The daughter of Charles-Edouard-Armand de Foucauld and his wife Clotilde-Eugènie, née Belfoy, Marie-Clotilde-Inès, called Inès, married Paul Sigisbert Moitessier [1799-1889], twenty-two years her senior, on 16 June 1842. They had two daughters, Clotilde-Marie-Catherine [1843-1914], and Françoise-Camille-Marie [1850-1934], both of whom later married into the nobility. The family is also distinguished by Mme. Moitessier's nephew, Charles Eugène de Foucauld, the son of her brother François. Charles Eugène de Foucauld became a Trappist Monk of some reknown in Morocco, where he was assassinated in 1913. Inès' father was an official in the French government's Department of Waters and Forests. The director of this department, Charles Marcotte, acted as an intermediary between his good friend, the painter Jean-Auguste-Dominique Ingres, and the Moitessiers. Ingres completed two now-famous portraits of Marie Moitessier (one in the NGA, the other in the National Gallery at London). After Mme. Moitessier's death in 1897, both pictures came into the possession of her elder daughter, Catherine, who in 1862 had become the wife of the Comte de Flavigny. The paintings later passed to her younger sister Marie, married in 1874 to Vicomte Olivier Taillepied de Bondy, and in turn their son, the Comte Taillepied de Bondy. Mme Moitessier died at her home on the Rue d'Anjou in 1897.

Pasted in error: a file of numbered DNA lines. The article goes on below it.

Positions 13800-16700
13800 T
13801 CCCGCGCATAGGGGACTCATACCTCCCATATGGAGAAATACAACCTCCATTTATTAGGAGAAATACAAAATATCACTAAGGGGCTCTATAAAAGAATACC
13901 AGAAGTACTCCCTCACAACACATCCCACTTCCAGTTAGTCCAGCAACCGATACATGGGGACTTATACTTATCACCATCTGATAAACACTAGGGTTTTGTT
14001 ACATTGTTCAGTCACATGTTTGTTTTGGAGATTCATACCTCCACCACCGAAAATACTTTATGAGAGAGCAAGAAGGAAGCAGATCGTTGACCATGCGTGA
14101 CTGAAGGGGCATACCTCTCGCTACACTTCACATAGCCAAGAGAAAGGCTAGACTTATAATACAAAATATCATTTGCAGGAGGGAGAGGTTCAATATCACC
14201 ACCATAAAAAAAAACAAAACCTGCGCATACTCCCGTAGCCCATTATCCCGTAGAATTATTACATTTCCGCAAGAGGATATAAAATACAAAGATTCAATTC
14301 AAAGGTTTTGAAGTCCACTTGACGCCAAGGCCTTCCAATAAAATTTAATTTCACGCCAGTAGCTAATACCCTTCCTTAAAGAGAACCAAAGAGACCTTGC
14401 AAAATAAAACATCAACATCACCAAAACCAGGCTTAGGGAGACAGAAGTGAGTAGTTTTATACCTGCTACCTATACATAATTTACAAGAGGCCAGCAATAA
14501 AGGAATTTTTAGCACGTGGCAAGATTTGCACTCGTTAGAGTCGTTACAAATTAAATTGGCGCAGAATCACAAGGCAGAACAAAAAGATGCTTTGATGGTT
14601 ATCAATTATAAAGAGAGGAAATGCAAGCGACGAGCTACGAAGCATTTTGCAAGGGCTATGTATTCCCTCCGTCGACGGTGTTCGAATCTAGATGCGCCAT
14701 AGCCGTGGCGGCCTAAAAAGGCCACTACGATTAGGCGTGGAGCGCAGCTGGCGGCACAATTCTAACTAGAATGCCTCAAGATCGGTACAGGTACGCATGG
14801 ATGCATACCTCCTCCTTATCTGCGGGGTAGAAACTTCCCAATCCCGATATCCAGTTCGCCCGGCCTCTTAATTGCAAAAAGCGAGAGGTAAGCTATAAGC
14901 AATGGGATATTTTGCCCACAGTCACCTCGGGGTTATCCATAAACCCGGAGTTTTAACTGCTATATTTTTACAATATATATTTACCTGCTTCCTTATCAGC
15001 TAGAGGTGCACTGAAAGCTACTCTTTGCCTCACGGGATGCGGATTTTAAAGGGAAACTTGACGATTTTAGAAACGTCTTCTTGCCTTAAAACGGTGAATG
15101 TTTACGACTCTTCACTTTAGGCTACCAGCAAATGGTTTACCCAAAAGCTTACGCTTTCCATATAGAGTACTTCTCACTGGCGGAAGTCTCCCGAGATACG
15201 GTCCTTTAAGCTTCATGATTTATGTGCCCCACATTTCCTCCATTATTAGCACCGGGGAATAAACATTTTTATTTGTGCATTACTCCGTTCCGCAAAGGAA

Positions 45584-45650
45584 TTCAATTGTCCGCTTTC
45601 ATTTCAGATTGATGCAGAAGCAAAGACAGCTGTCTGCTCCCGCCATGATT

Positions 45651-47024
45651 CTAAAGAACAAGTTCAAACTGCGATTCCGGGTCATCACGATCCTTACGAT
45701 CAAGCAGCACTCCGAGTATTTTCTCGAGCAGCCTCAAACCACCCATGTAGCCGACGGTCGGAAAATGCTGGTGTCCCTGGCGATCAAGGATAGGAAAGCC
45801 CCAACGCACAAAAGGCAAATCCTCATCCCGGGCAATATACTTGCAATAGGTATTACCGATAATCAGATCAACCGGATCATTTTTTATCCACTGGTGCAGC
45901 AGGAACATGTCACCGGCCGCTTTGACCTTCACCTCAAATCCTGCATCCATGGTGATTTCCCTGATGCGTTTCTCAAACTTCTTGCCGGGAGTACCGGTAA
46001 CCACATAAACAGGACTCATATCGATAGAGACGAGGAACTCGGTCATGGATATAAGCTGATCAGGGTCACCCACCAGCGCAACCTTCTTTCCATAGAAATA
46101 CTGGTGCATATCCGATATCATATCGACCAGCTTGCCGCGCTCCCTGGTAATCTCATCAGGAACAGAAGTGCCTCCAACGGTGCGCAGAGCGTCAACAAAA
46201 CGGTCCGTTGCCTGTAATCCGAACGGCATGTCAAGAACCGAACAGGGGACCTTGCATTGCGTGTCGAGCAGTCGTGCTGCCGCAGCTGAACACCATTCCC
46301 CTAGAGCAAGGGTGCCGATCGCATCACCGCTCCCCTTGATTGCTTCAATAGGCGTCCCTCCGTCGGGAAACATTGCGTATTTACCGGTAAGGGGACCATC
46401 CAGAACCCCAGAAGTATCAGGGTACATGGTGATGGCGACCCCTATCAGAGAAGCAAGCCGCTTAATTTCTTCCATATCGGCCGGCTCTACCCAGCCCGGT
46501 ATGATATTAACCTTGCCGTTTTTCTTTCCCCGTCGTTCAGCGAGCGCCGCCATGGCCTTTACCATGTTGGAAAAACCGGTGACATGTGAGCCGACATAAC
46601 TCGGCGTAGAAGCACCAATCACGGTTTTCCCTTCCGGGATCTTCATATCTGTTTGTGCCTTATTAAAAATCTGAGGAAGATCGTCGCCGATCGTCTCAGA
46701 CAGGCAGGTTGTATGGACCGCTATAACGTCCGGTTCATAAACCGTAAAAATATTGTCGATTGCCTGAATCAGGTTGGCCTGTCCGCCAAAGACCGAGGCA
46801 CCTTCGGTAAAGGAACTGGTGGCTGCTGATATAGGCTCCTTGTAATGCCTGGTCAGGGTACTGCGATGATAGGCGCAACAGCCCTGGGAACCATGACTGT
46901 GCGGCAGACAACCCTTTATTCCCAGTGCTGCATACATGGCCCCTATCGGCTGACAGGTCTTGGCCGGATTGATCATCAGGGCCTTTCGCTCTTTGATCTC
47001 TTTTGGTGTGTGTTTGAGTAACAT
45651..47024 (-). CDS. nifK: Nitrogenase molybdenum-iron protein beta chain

Naef, Hans. "New material on Ingres's portraits of Mme Moitessier." The Burlington Magazine 111 (March 1969): 149-150.